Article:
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UNGA action must now replace divisive Russia-Ukraine talkfest

By David Singer - posted Thursday, 10 March 2022

United Nations (UN) Secretary-General Antonio Guterres has given credence to the oft-used statement that "Truth is always the first casualty of war".

Addressing the media after the UN General Assembly (UNGA) had resolved by 141 votes to 5 to demand that Russia "immediately, completely and unconditionally" withdraw its military forces from Ukraine - Guterres stated:

The General Assembly has spoken.
As Secretary-General, it is my duty to stand by this resolution and be guided by its call.
The message of the General Assembly is loud and clear:
End hostilities in Ukraine - now.
Silence the guns - now.
Open the door to dialogue and diplomacy - now.
The territorial integrity and sovereignty of Ukraine must be respected in line with the UN Charter.
We don't have a moment to lose.
The brutal effects of the conflict are plain to see.
But as bad as the situation is for the people in Ukraine right now, it threatens to get much, much worse.
The ticking clock is a time bomb ...
... Today's resolution reflects a central truth.
The world wants an end to the tremendous human suffering in Ukraine.


UK Prime Minister Boris Johnson supported Guterres with this equally-misleading fatuous statement:

Rarely has the contrast between right and wrong been so stark, 141 countries voted to condemn Putin.

The General Assembly's message was not that loud and clear - or as stark – as a closer analysis of the recorded votes reveals (See diagram):


The world's two most populated countries – China and India – representing 36.1% of the world's population - abstained from voting.

  • 12 countries failed to vote.
  • 35 countries abstained from voting.
  • Those 47 countries abstaining or not voting represent 54.72% of the world's population and 24.35% of the 193 member states in the United Nations.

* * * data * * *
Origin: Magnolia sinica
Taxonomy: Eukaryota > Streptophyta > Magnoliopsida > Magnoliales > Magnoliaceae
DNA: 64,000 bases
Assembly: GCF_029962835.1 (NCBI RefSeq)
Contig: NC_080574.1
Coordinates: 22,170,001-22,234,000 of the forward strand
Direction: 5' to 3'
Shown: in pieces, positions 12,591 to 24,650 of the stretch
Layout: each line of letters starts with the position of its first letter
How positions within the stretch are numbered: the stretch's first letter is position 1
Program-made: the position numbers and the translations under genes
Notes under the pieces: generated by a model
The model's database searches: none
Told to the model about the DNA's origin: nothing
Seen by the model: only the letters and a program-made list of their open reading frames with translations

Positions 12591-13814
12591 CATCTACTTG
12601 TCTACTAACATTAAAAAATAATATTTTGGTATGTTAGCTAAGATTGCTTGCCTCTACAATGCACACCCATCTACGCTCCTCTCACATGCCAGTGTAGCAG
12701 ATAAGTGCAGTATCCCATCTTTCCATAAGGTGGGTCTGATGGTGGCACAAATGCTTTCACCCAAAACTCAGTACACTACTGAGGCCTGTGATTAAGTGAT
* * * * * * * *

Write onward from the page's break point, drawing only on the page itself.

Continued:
U.S. ambassador to the U.N. - Linda Thomas-Greenfield - said before the vote:

We believe this is a simple vote, Vote yes if you believe U.N. member states, including your own, have a right to sovereignty and territorial integrity. Vote yes if you believe Russia should be held to account for his [Putin's] actions. Vote yes if you believe in upholding the U.N. Charter and everything this institution stands for.

Thomas-Greenfield's message obviously failed to resonate with those 47 abstaining or non-voting countries.

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Author's note: The cartoon - commissioned exclusively for this article - is by Yaakov Kirschen aka "Dry Bones"- one of Israel's foremost political and social commentators - whose cartoons have graced the columns of Israeli and international media publications for decades.

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About the Author

David Singer is an Australian Lawyer, a Foundation Member of the International Analyst Network and Convenor of Jordan is Palestine International - an organisation calling for sovereignty of the West Bank and Gaza to be allocated between Israel and Jordan as the two successor States to the Mandate for Palestine. Previous articles written by him can be found at

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All articles by David Singer

Creative Commons LicenseThis work is licensed under a Creative Commons License.

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